July 14, 2024

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Second Phase Legislative Assembly Election | French people vote in large numbers in important elections

Second Phase Legislative Assembly Election |  French people vote in large numbers in important elections

(PARIS) The French rallied strongly on Sunday for the second round of historic legislative elections, from which a far-right party could win but without an absolute majority in the assembly, risking a shutdown.

The voter turnout at 6 am on Sunday was 26.63%.

The country is grappling with a damaging climate marked by insults, physical attacks on candidates and posters, and racist and anti-Semitic rhetoric.

30,000 police officers, including 5,000 in Paris, will be mobilized in the face of possible violations on Sunday evening.

“There is a lot of tension, people are going crazy,” commented Laurence Abbott, a 66-year-old retiree in Tourcoing (north), who fears violence in the evening after the results are announced.

Photo by Mohammad Batra, Reuters

A woman casts her ballot at a ballot box in Le Touquet-Paris-Plage, northern France.

A few kilometers away in Lille, Cecil Ortiz, a 59-year-old senior executive, worried about the “polarization of public opinion”, while retired at 72 in Rosheim, a small town near Strasbourg (east). Age, he says “anguished”: “We are at a turning point in the history of the Republic”.

Tightening of three blocks

Polls opened at 2 a.m. (Eastern Time) on Sunday in mainland France, while voters in Saint-Pierre and Miquelon (North Atlantic), Guyana, the Antilles and Polynesia and New Caledonia in the South Pacific.

In major metropolitan areas, it will be open until 2 PM (Eastern Time), when the first estimates are released.

The first results fell in some foreign territories, which in no way considered the national trend. In Guadeloupe, four outgoing independents and leftist representatives return to their seats. Leftists won in Martinique and Guyana.

President Emmanuel Macron plunged France into the unknown by deciding on June 9 to dissolve the National Assembly after its defeat in European elections.

Photo by Mohammed Batra, Agence France-Presse

President Emmanuel Macron votes in Le Touquet, northern France.

In the first round, it put the French far-right National Rally (RN) party – and its allies from the right-wing Les Républicains party – (33%), ahead of the left-wing coalition Nouveau Front populaire (NFP). , 28%), and the center-right presidential camp (20%).

On Friday, opinion polls appeared to show a tight fit between the three blocs: the far-right would win 170 to 210 seats in the second round, with 289 deputies on course for an outright majority. They are followed by the NFP (155 to 185), followed by the Macronists (95 to 125).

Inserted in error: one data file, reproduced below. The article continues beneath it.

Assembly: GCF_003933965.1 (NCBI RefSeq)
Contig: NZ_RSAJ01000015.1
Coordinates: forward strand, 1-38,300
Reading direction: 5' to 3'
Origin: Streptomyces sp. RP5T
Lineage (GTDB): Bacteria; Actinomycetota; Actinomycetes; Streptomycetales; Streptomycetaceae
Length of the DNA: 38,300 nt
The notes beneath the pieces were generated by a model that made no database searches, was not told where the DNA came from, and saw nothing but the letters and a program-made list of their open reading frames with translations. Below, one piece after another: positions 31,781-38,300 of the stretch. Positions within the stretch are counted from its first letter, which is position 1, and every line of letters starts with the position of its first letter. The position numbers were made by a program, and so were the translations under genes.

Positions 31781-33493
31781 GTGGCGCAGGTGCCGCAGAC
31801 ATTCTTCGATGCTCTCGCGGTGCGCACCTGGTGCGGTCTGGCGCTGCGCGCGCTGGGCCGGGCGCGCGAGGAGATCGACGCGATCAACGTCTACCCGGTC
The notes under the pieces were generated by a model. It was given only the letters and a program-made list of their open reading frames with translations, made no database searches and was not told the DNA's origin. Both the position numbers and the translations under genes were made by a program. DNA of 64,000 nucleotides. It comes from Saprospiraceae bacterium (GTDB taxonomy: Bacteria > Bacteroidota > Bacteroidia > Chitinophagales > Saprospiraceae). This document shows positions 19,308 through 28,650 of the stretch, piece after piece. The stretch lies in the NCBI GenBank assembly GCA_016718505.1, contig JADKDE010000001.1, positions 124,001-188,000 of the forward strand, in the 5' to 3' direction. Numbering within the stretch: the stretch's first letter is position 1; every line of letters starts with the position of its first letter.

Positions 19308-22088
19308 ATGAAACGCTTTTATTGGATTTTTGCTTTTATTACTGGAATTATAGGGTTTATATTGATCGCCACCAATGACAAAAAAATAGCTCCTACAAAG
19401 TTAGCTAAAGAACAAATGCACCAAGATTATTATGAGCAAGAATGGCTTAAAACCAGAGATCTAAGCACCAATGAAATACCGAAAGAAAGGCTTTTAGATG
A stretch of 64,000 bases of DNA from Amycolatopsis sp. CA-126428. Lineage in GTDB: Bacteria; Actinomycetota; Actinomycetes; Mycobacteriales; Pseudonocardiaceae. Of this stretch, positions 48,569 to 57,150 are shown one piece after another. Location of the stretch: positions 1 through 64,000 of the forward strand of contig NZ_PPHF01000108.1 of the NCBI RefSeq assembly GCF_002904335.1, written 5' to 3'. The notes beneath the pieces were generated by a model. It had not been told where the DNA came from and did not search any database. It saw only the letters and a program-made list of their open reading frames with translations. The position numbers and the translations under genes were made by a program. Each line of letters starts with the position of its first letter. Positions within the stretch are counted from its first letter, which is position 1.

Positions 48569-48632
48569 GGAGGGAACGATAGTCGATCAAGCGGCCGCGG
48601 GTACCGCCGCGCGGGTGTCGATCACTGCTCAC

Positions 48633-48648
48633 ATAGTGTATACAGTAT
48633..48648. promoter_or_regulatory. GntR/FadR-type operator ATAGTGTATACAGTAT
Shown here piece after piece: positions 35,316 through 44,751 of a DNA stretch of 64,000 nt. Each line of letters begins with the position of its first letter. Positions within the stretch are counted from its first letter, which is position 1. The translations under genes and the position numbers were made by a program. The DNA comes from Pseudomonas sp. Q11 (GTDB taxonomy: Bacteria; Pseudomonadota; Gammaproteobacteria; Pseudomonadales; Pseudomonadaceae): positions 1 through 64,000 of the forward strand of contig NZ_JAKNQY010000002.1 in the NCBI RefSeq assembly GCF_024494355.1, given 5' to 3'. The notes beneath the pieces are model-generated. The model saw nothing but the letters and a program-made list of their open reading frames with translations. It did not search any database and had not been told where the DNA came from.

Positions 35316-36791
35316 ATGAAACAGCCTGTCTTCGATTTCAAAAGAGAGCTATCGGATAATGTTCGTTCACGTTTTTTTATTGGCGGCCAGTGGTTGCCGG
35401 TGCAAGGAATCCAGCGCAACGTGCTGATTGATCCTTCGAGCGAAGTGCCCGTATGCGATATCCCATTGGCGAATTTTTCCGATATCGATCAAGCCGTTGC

“Populist Impulses”

But pollsters expressed a certain caution, because no one knows to what extent such high participation will be beneficial.

“Fifty constituencies are being played with pocket handkerchiefs,” argued Bryce Deintourier, vice president of polling firm Ipsos.

More than 200 candidates from left and center withdrew, dozens of triangles that appeared to favor the RN at the end of the first round, while turning out to be very close fights.

“The danger today is a majority dominated by the far right and that would be a disastrous plan,” warned Prime Minister Gabriel Atal, head of the presidential camp campaign.

Marine Le Pen, leader of the far-right, denounced the machinations of a “single party” by those “who want to retain power against the will of the people”.

If he wins his race and secures a sufficient majority, it is his 28-year-old Jordan Bartella who will enter Matignon with a strong anti-immigration plan. It was the first far-right government in France since World War II.

Photo by Christophe ENA, Associated Press

National Rally leader Marine Le Pen and party leader Jordan Bartella

The hypothesis has caused consternation among some of France’s key European allies, worried about the rise to power of Vladimir Putin’s Russia-friendly Eurosceptic party in one of the EU’s pillars.

Pope Francis warned Sunday against “ideological and populist temptations,” without naming any country in particular.

Such is the uncertainty that Gabriel Atal announced that his government was ready to ensure the continuity of the state “as long as necessary”. With Paris hosting the Olympic Games in three weeks, we have to deal with current affairs while waiting for a new team to form.

Asked about the possibility of the head of state’s speech after 8pm, his entourage told AFP that “nothing has been decided” and “everything”. [dépendrait] Results”.

according to “ Pres In France: Emergency in Carhaix »

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